Denzel Curry

In terms of the punk-rock aesthetic in his music, Denzel Curry’s addiction to ‘90s rock actually makes perfect sense. Outside of the fact that he has a song called “CLOUT COBAIN” and has been known to cover Rage Against The Machine, Curry has seemed to fall in love with what Cobain represented more than anything else. That is, seeing a guy looking to upend the music business and make the kind of music that he wanted to make. Hip-hop might not be the closest relative to alternative music, but real recognizes real when they see it. 

Arctic Monkeys

As the ‘00s were dawning, most of the big bands of the time moved on from the grunge scene and went in a more garage-rock direction. Those old loves never go away, though, and Arctic Monkeys were never ashamed of their Nirvana worship. When asking drummer Matt Helders, he has fond memories of watching “In Bloom” a lot more when he was a kid, being completely mesmerized by the way that they recorded everything for Nevermind and broke down what made it so magical to begin with. Like all Nirvana fans, though, even he has to admit that picking a favorite Nirvana song is something that’s going to change every single day.

The Pretty Reckless

Out of all the bands on rock radio nowadays, the Pretty Reckless are the one group that feel like a throwback to the glory days of alternative rock. That should come as no surprise for someone like Taylor Momsen, who fell in love with the Seattle brand of rock music at an early age, being inspired by Nirvana and Soundgarden when she first started to sing. In her own words, though, she’s always maintained that she wants to be known more as a Cobain figure than Courtney Love. In the music business, that’s not something you say lightly. For a genre that’s known for a lot of flash in the pans, Momsen seems to be going for the throat.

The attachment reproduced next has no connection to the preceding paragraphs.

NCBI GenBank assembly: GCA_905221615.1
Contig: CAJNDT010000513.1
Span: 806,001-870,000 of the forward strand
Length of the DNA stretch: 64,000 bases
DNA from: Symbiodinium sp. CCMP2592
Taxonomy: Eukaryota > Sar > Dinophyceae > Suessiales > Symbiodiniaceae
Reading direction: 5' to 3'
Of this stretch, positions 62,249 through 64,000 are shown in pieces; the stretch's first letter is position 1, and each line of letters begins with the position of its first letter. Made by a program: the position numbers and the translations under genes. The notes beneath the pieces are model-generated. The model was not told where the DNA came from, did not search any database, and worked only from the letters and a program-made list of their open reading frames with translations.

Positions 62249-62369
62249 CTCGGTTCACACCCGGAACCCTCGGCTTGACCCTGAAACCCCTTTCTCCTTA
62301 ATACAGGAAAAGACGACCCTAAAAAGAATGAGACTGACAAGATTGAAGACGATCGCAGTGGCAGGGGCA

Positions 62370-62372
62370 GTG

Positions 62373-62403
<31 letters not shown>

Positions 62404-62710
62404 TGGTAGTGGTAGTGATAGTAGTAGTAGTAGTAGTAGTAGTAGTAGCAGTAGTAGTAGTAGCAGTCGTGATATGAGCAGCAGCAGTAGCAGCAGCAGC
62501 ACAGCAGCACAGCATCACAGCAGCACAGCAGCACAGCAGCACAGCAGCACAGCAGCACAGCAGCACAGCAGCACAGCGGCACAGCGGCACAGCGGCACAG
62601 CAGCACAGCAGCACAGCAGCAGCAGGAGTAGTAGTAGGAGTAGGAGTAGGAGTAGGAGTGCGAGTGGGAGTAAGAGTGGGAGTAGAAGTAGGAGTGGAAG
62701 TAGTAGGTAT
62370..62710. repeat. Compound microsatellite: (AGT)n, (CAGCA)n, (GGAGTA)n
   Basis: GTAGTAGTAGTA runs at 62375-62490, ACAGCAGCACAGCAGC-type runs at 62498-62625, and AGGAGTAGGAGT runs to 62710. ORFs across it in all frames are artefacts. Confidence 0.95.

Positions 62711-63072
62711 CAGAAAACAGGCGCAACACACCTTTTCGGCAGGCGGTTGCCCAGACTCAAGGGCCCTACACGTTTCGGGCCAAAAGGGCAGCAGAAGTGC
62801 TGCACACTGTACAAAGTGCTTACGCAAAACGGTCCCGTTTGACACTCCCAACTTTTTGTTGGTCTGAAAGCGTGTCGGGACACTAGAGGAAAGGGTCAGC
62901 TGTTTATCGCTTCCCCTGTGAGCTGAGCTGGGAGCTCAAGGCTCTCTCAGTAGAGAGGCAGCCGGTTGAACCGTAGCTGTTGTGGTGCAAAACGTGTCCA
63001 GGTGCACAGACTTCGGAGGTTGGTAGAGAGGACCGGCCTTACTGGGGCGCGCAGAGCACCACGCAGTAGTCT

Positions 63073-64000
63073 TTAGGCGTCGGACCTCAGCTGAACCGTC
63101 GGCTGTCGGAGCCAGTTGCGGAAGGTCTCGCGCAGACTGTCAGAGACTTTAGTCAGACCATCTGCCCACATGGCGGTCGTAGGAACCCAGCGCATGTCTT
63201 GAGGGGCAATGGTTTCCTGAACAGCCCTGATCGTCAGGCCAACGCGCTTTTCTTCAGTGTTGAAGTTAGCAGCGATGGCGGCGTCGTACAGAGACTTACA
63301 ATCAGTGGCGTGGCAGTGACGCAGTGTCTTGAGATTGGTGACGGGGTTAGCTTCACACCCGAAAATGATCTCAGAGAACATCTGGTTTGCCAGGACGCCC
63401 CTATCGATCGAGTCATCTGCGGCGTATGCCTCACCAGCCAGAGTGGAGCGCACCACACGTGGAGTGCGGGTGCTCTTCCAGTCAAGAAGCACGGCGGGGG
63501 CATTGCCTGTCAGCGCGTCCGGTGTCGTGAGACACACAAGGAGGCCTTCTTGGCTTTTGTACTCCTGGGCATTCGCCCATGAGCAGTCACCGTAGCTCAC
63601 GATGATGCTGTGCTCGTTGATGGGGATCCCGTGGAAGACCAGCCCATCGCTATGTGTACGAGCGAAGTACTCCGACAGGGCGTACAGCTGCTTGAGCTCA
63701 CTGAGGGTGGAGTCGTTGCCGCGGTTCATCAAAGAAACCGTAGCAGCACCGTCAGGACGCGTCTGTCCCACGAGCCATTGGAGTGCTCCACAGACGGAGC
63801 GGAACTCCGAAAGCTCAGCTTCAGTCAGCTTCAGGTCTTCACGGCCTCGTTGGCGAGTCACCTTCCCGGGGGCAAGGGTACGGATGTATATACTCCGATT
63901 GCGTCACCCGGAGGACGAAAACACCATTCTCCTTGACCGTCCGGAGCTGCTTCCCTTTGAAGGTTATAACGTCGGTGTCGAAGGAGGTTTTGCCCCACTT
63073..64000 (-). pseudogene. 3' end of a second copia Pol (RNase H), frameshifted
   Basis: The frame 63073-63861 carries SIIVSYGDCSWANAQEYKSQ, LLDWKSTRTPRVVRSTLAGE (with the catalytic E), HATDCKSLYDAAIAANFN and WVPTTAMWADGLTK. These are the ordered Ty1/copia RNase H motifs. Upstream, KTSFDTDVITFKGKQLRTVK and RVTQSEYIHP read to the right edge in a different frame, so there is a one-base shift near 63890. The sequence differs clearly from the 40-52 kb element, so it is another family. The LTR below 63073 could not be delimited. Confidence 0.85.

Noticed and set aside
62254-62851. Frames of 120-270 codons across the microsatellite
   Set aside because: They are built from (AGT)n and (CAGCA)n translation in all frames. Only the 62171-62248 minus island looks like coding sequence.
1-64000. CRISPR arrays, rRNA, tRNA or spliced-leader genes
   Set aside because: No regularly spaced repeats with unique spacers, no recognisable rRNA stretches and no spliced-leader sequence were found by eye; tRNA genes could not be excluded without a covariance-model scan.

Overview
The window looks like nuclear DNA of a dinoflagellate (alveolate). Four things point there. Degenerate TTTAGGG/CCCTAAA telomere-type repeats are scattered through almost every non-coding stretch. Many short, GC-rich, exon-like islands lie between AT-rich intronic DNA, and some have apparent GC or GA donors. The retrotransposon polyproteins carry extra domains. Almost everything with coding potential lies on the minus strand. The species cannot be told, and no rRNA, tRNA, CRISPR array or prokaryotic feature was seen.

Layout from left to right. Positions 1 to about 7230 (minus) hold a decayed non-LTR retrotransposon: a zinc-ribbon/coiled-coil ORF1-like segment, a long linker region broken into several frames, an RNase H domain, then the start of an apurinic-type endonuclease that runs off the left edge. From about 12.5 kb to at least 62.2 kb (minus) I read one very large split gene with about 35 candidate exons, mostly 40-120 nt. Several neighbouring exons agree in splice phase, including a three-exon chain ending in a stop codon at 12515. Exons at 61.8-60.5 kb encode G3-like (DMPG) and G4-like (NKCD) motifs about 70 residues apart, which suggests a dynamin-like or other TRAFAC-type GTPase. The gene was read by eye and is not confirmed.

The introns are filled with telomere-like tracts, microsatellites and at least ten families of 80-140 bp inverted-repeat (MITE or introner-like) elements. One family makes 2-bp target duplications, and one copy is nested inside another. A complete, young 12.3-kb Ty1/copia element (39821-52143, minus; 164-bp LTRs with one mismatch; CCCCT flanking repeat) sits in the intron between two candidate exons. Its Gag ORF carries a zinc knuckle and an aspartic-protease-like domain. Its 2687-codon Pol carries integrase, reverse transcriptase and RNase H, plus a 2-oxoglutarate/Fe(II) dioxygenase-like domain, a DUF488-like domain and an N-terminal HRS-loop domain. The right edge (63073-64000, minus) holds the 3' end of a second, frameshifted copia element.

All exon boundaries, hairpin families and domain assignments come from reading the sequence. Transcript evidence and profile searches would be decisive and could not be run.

Foo Fighters

And now we come to probably the most obvious band influenced by Nirvana, considering the lead singer was actually in the band at the time. Ever since Cobain’s death though, Dave Grohl has carved out his own place in rock music separate from his legacy behind the kit, having the same crunchy foundation with a more positive attitude. We do get to see bits and pieces of him looking back in the Foos catalog, though, especially with tribute songs to Cobain such as “Friend of a Friend” and seeing what he could have done differently in “I Should Have Known.”


For fans who only know hits such as “Come As You Are,” you tend to forget just how heavy Nirvana could be on their best day. As far as the devotees are concerned, though, Halestorm have gone back and listened to those deep cuts. In fact, some of their guitar riffs sound like they could have come off the darker parts of Bleach or In Utero. Even if they end up fiddling around with some cover tunes just for fun, Lzzy Hale gives Cobain’s song the swagger that it really deserves. 


And from the rock side of Nirvana, we now get to the poppy side of the band that everyone knows them to be. That’s not really fair when talking about Paramore, though, with Hayley Williams being willing to stick up for a lot of her ‘90s rock heroes, whether it’s the boldness of No Doubt or the tortured sounds of Cobain’s songs. If there’s one lesson to take from Cobain’s words, it’s the importance of wearing your heart on your sleeve, and Williams has taken those words to heart, whether it be airing out her frustrations on After Laughter or the more serious turns that happen on her solo records.

John Frusciante

Seeing how much alt-rock came out in the ‘90s, it’s easy to miss the non-grunge stuff happening around the same time. Right around the same time Nevermind was storming up the charts, Red Hot Chili Peppers were turning into global megastars, fresh off the singles “Give It Away” and “Under the Bridge.” You have to remember that John Frusciante was just a kid during the Blood Sugar Sex Magik era, and he tended to gravitate toward the more art-rock stylings that Nirvana had in their deep cuts and B-sides. Once he rejoined the band in the back half of the ‘90s, the next few albums he made with the Chili Peppers showed that he took more than a few lessons from Cobain’s songbook in how to write alternative songs that could work just as well on the radio.